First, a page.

“At this point, I already know the basic characteristics of the organ: how old the donor is, approximately what condition it is in. With this information in mind, I must decide, for example, whether to transplant an organ from a diabetic, hypertensive donor over sixty years old with suboptimal renal function, which is definitely available to a young patient who does not yet need dialysis, or to wait for a kidney with better parameters, which is uncertain.”

This also shows that, in addition to perfectly performing a specific procedure, a transplant surgeon must make several significant decisions that will determine a patient’s life for decades, but Ádám Varga says that the stakes should not paralyze the doctors.

“I cannot say that I slept very well during my first few days on call, knowing that I could get a phone call at any time and have to make that decision, but I got used to it, and of course, as I gain experience it gets a bit easier.”

Perhaps it is already apparent from the above that Ádám likes to look beyond the concrete surgical work, and thanks to this point of view, he has managed to introduce innovations in Pécs that have also been well received in other transplant departments in the country - even though they mean potential extra work for the doctors.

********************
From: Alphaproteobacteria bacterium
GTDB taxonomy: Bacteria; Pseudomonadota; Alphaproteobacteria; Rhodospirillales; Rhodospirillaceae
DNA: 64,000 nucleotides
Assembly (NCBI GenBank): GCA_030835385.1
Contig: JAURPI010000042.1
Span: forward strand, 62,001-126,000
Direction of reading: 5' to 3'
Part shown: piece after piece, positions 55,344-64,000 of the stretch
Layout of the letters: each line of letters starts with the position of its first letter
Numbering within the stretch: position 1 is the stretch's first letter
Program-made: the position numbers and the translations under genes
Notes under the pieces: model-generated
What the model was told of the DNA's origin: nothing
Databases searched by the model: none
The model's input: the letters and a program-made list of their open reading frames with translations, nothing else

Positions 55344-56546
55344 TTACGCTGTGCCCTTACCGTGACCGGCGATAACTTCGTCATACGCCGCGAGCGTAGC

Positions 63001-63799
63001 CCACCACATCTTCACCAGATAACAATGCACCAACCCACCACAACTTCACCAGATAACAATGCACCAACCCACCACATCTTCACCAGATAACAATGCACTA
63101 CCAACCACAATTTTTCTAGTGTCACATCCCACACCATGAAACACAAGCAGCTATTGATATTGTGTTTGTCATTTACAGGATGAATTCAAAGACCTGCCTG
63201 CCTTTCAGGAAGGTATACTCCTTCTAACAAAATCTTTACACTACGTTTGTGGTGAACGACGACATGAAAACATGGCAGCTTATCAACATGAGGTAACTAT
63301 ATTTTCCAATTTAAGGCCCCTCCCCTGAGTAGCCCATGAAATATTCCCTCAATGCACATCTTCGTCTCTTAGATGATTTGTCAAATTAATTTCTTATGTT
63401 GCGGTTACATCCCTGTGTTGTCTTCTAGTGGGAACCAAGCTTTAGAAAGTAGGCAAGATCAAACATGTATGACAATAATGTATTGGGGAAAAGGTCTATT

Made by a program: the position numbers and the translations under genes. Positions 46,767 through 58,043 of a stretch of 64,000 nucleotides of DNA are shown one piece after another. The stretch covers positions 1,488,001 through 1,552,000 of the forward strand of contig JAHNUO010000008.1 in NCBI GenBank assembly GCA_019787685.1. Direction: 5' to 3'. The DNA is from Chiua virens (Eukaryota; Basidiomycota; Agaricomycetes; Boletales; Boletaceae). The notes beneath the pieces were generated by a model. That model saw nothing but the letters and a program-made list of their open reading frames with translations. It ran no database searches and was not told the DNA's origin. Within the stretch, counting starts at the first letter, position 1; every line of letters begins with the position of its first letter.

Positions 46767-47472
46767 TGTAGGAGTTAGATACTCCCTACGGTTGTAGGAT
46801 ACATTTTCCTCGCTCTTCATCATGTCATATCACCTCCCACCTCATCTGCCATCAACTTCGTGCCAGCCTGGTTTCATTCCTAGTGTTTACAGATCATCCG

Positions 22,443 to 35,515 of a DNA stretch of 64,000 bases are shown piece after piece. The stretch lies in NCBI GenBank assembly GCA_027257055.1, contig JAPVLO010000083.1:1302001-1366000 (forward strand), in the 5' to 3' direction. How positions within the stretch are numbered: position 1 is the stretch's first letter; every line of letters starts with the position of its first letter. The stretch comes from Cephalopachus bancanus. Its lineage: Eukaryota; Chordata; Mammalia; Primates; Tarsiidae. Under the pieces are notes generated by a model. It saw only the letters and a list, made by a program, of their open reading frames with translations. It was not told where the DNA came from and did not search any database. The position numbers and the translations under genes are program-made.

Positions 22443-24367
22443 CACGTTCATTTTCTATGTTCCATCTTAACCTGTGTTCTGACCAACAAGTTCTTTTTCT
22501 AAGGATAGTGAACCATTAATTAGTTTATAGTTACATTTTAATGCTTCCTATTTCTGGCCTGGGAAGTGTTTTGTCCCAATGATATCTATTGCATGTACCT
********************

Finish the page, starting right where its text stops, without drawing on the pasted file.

“There may be problems with the functioning of the transplanted kidneys, which may require several stages of examination. This includes histological examinations, which we used to perform with the help of radiologists, but due to the radiology workload, these were often not done in time. So, we started thinking about doing the sampling ourselves, and I was chosen to organize it. Then, I started experimenting with the old ultrasound machine in the department, and I got more and more excited about it. I attended a course for emergency doctors with one of my thoracic surgeon colleagues, which was very good for answering practical questions about our work with ultrasound, and this way, I managed to get support from our director, Professor Vereczkei, and now we have a new ultrasound machine to perform the examinations. I can now check for some of the more common lesions we encounter.

Also, one of the main problems after a kidney transplant is that we do not know precisely how much fluid is in the patient’s body, which is very important. There can be severe consequences if the patient becomes dehydrated and too much fluid is given, leading to pulmonary edema.